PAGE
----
Book Review: Education Without Schools: Discovering Alternatives, by Helen E. Lees
Bristol, Policy Press, 2014. Pp.192. Hb. £75.00.
Reviewed by Harriet Pattison
Alternative education in the form of home education has been on the rise in both the UK and worldwide since the mid-1970s. Although academic interest has trailed behind this burgeoning phenomenon, this is perhaps now on the turn with publications such as this one. The rising popularity of home education provides an historical context for this monograph by Helen Lees, which addresses the dissemination and impact of knowledge about alternative forms of education in England. Drawing on her PhD research, Lees’ discussion and analysis is based on two sources of small-scale qualitative data: first, a number of interviews with home educators, parents considering home education, and a handful of university researchers concerned at different levels with alternative education; and second, an opportunistic street survey of ninety participants. Using the central question of how parents discover alternatives to mainstream education, Lees explores two intertwined strands: the political and social narratives constructed and enacted around alternative education, and the personal, life-changing impact that the discovery of such alternatives can herald.
Lees’ central thesis is that the concept, if not the practice, of education is modal. Education may take many forms with the kind of mass, mainstream schooling that dominates most of the educational world today representing only one possibility among many. As different modal examples, Lees cites democratic schools, exemplified by Summerhill, and home education. Yet, Lees argues, the modality of education is not well recognised, and this has led to a foreclosure of political and social, not to mention educational, thinking. As a result, the rising practice of home education has been pushed into an anomalous position. While its practice is fully legal (her discussion is based on English law and circumstances), Lees argues that home education is in the ambiguous position of being state-tolerated rather than state-supported. By default, the working definition of education is schooling and, because of this conflation, information about education that is not schooling is poorly disseminated: patchy, restricted, and often unclear. Muddying the waters further are mis-informed and ultra vires representations frequently espoused by those such as Local Authorities, whose regular mishandlings of the legalities concerning home education are widely recognised within the home educating community. In the absence of comprehensive, extensive, and accurate information about educational choices beyond the mainstream, Lees concludes that parents have to actively discover alternatives for themselves.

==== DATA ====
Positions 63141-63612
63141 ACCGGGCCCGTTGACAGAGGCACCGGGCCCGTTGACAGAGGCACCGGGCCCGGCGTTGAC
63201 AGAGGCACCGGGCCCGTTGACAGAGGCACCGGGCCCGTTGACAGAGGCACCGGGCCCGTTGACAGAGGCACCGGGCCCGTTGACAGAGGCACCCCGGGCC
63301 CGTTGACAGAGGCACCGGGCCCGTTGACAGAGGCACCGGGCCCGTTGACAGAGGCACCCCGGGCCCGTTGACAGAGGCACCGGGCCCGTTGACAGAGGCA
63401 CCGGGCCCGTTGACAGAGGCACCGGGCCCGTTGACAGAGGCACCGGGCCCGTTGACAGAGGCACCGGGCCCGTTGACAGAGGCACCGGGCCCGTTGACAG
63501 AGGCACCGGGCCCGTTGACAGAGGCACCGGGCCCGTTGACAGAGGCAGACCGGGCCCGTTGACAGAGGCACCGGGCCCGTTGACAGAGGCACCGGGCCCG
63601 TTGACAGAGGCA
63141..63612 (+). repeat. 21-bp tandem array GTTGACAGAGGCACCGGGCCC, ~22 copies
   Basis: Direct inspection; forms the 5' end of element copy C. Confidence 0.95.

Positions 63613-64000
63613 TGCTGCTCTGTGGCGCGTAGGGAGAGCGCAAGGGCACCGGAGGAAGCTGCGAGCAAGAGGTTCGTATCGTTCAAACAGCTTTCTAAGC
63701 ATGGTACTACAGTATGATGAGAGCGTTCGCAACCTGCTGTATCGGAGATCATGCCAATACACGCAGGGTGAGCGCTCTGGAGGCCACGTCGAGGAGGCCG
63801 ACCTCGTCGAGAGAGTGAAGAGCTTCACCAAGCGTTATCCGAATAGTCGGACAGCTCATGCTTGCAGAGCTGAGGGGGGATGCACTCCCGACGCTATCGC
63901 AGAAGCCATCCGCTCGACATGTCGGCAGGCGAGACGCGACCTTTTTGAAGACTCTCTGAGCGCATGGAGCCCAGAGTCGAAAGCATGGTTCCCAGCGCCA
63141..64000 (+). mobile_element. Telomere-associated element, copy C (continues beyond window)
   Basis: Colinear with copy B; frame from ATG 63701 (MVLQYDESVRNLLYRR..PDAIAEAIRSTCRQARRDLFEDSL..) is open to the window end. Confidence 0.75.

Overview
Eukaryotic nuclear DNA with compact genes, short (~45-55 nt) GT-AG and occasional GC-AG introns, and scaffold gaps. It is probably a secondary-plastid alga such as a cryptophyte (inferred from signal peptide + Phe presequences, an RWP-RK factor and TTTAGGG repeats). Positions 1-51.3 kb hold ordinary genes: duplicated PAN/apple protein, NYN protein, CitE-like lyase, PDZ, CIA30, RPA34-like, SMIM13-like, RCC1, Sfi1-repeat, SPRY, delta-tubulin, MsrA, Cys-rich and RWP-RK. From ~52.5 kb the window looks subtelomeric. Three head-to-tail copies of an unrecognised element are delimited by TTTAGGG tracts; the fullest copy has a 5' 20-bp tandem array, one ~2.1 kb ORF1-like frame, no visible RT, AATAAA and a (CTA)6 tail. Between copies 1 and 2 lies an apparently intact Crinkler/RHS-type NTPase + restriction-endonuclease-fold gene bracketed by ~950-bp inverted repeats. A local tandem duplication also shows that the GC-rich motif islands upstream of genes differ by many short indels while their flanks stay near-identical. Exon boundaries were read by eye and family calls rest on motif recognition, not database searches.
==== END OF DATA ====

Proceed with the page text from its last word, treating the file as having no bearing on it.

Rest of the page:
The absence of knowledge and concepts of education that are not based on schooling is a serious social and political deficiency, argues Lees, illustrating her discussion with apt extracts from House of Commons Education Committee transcripts. Her examples emphasise the manifold practical, educational, and ethical difficulties in both conflating education with schooling and in the struggle to avoid doing so. Lees highlights the tangible, if understandable, reluctance of officialdom to get to grips with the heart of the dilemma: a characterisation of education able to encompass modal alternatives, including the radically different, begs a complete re-thinking of what education ‘is’. Lees’ own suggestion is that in order to include its myriad possibilities education must be recognised not as a set of practices nor as a philosophy but as the means of individual self-development. She proposes that the calibre of an education founded on this basis could be judged by the home educating parents’ engagement with what they are offering; their understanding of what they are doing alongside the activities that would constitute education for their child.
There is a warm appeal to the suggestion that education is the development of the individual self, but much seems to be left unaddressed in Lees’ proposal, including the philosophical foundations on which the envisaged list of acceptable educational activities would be made and the basis for recognising self-development. For those whose performance Lees is criticising, i.e. those in the business of writing and enacting policy, I felt that such an understanding of education would do little to relieve their difficulties. I agree with Lees that education has been too narrowly defined, and that in its institutionalisation many possibilities and ideas have been stifled, but we also need to face the fact that in our society education cannot be (just) about what is best for individuals. There are real legal, political, social, cultural, and economic issues that must be addressed and this means that we cannot rethink education without working through the ramifications in each of these areas. To do so we will need some substance on which to build. Broadly, I agree with Lees’ argument, but much here was left dangling – I hope she will return to it later.